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© 2019, Springer Nature Switzerland AG. Cardiac magnetic resonance (CMR) images play a growing role in diagnostic imaging of cardiovascular diseases. MRI is arguably the most comprehensive imaging modality for noninvasive and nonionizing imaging of the heart and great vessels and, hence, most suited for population imaging cohorts. Ensuring full coverage of the left ventricle (LV) is a basic criterion of CMR image quality. Complete LV coverage, from base to apex, precedes accurate cardiac volume and functional assessment. Incomplete coverage of the LV is identified through visual inspection, which is time-consuming and usually done retrospectively in large imaging cohorts. In this chapter, we propose a novel automatic method to check the coverage of LV from CMR images by using Fisher discriminative and dataset invariance (FDDI) three-dimensional (3D) convolutional neural networks (CNN) independently of image-acquisition parameters, such as imaging device, magnetic field strength, variations in protocol execution, etc. The proposed model is trained on multiple cohorts of different provenance to learn the appearance and identify missing basal and apical slices. To address this, a two-stage framework is proposed. First, the FDDI 3D CNN extracts high-level features in the common representation from different CMR datasets using adversarial approach; then these image features are used to detect missing basal and apical slices. Compared with the traditional 3D CNN strategy, the proposed FDDI 3D CNN can minimize the within-class scatter and maximize the between-class scatter, which can be adapted to other CMR image data for LV coverage assessment.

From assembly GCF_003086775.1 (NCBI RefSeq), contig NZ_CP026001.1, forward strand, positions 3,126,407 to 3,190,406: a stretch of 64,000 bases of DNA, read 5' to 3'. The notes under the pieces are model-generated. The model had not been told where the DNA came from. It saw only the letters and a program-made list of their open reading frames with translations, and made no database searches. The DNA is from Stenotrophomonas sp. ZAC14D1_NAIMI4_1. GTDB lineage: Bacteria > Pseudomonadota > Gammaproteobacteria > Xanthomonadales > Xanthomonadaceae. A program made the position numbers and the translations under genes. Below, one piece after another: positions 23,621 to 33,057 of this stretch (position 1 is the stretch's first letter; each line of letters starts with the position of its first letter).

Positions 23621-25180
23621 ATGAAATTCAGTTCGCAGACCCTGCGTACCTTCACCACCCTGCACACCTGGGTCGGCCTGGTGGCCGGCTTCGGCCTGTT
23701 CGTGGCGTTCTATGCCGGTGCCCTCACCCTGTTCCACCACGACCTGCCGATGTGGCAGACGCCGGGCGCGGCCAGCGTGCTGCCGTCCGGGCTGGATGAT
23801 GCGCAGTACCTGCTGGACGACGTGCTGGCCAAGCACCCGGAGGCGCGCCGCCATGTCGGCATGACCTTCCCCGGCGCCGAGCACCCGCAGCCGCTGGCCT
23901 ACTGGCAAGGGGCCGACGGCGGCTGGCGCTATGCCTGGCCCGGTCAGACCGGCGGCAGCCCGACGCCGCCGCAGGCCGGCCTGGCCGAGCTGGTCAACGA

Original publication





Book title

Advances in Computer Vision and Pattern Recognition

Publication Date



299 - 321